.:[External 5.25" Disk Box]:.

Topic: External 5.25" Disk Box
Date:  2013 JAN 11

A few of my vintage machines require 5.25” disks, but either don’t have space for disks internally, or don’t have enough space for enough drives internally. I’d been casually keeping an eye out for a drive box with a self-contained power supply that held two 5.25” drives and used either a 37-pin D-SUB connector or a straight ribbon cable for the drives’ data connections. I finally found one, through an online auction listing link from The Vintage Computer Forums – it supported two full-height 5.25” drives (not included) and supplied only a slot in the case for the drives’ ribbon cable to exit. The power supplies were not load tested, but linear supplies are easy to fix and the price was less than $20.

On arrival, I discovered that the power supply consisted of a standard 12.6V center-tapped filament transformer and two rectifier/filter/regulator boards, one for each drive. Unfortunately, the boards were loose in the chassis and there was no clear way of attaching the boards directly to the drives:

Power supply boards North Star copyright

I suspect these boards were not originally intended for this enclosure, but rather for the single-drive enclosure supplied with the North Star Micro-Disk System, a complete control board, disk drive and operating system package for the S-100 bus. One of the boards even bears a North Star copyright, the other appears to be a close-to-identical clone of the North Star board.

I wanted to keep the boards with the enclosure, partly because that’s how the enclosure came, and partly because they both tested good and I had no other use for them outside of the enclosure. They appeared to have the same dimensions as a full-height 5.25” drive’s faceplate, so it would seem they were intended to mount behind their respective drive, heatsinks facing away from the motor control board. Since the mounting holes on the power supply boards didn’t line up with any of the holes on my Tandon TM-100 drives, I decided to fabricate a mounting bracket. The material of choice is 1/4” thick Lexan, which was purchased from McMaster-Carr, along with all of the other required hardware.

Lexan mouting bracket

A 6” x 6” sheet of Lexan was purchased, which required trimming only 3/8” from the top edge. Since this is 1/4” thick Lexan and the waste bit was small, I opted to saw the material rather than scoring it and snapping it on the edge of a table. I purchased a Bosch Plexiglass blade for my handheld jigsaw. It did a fantastic job, with no melting even at a fairly fast cutting rate. Holes were drilled and tapped in the face of the Lexan to match the two holes in each power supply board. This is where Lexan really excels for building brackets – simply lay the boards solder-side up, place the Lexan on top, and mark the holes by sight. Two additional holes were drilled and tapped in the bottom edge to accept 4-40 thread machine screws through two of the bottom ventillation slots. The boards are held away from the Lexan a bit with a stack of washers.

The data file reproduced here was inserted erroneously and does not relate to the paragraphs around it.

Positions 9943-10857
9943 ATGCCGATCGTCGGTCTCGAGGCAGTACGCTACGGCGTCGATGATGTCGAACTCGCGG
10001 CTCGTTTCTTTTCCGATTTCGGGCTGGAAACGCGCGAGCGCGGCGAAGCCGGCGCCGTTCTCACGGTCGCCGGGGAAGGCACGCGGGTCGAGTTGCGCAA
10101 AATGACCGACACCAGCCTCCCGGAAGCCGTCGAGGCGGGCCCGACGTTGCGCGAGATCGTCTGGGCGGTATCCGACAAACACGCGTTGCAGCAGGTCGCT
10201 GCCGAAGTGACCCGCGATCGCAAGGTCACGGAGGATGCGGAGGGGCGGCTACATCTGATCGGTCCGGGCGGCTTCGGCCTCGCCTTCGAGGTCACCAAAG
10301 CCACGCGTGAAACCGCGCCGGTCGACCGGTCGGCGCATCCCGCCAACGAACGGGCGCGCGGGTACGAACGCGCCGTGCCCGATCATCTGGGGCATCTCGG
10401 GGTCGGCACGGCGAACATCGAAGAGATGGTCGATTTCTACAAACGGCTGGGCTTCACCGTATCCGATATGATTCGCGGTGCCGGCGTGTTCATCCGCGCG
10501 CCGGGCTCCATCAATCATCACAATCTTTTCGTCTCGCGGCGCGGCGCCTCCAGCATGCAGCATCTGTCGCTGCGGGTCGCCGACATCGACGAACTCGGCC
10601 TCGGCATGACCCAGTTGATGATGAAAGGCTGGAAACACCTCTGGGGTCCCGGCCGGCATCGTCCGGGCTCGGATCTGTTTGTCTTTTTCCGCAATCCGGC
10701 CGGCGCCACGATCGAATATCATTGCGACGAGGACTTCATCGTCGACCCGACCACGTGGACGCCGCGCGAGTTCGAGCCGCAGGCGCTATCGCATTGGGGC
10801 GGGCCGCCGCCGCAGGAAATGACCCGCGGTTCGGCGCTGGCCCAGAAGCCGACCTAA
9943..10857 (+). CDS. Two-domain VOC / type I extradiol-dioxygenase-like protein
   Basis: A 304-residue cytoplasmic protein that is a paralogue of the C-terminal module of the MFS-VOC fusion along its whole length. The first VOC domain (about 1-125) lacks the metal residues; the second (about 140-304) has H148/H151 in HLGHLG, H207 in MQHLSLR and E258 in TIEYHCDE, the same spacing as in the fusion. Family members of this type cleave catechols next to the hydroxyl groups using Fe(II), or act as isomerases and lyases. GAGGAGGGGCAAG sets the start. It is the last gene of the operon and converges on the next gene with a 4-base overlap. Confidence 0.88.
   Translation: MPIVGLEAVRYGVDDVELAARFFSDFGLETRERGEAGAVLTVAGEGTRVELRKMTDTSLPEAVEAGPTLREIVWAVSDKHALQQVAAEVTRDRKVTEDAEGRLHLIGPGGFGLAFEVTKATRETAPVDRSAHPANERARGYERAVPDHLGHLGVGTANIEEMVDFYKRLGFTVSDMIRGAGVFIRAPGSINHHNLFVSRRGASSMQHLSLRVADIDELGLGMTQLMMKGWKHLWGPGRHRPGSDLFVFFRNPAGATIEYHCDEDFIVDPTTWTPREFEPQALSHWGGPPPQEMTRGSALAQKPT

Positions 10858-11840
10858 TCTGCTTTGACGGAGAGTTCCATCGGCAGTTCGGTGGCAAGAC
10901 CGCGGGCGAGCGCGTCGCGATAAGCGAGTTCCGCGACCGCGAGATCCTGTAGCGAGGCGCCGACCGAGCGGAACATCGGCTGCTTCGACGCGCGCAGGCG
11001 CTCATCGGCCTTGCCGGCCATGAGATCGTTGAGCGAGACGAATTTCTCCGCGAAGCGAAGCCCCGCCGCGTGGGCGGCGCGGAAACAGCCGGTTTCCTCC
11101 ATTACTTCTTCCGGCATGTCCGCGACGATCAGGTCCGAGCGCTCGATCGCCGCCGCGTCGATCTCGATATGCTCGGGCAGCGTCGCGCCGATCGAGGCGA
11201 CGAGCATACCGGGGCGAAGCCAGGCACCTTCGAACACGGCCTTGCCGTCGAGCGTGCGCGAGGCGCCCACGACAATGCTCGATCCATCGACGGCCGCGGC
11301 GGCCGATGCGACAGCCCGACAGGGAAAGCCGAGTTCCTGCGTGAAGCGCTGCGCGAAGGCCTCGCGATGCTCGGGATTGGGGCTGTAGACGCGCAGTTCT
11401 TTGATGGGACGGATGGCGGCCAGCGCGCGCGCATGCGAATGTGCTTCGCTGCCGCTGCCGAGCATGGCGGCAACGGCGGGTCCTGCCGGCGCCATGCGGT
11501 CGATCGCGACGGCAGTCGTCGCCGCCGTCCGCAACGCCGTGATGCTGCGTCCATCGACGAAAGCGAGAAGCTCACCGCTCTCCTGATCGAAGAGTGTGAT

Boards mounted Boards installed

The boards fit well, and allow plenty of bottom-to-top airflow through the ventillation slots and across the large upper heatsinks. The two 4-40 machine screws with washers provide solid mounting for the Lexan, more than enough for an internal assembly that shouldn’t receive any mechanical stress. Orienting the boards with the heatsinks near the top should increase convection and help ensure the regulators don’t cook themselves. After several hours of operation with normal levels of disk access, they’re warm to the touch but not hot. Here’s a few more pictures of the enclosure with everything mounted but the cover:

Drives from the front Drives from the back

The top cover is tight, but fits over two Tandon TM-100 drives. I crimped a custom data cable with two 34-pin edge connectors spaced just wide enough for the enclosure, since there was little room between the Lexan and drives for extra cable. The portion of the cable leaving the enclosure is around 5 feet long, and should be sufficient for all of the machines I plan to use with this enclosure. It is terminated in a 34-pin female dual-row IDC connector at the moment, but may be replaced with a 37-pin D-SUB connector in the future. Here’s a couple of pictures of the enclosure fully assembled and cleaned up:

Finished enclosure front Finished enclosure back

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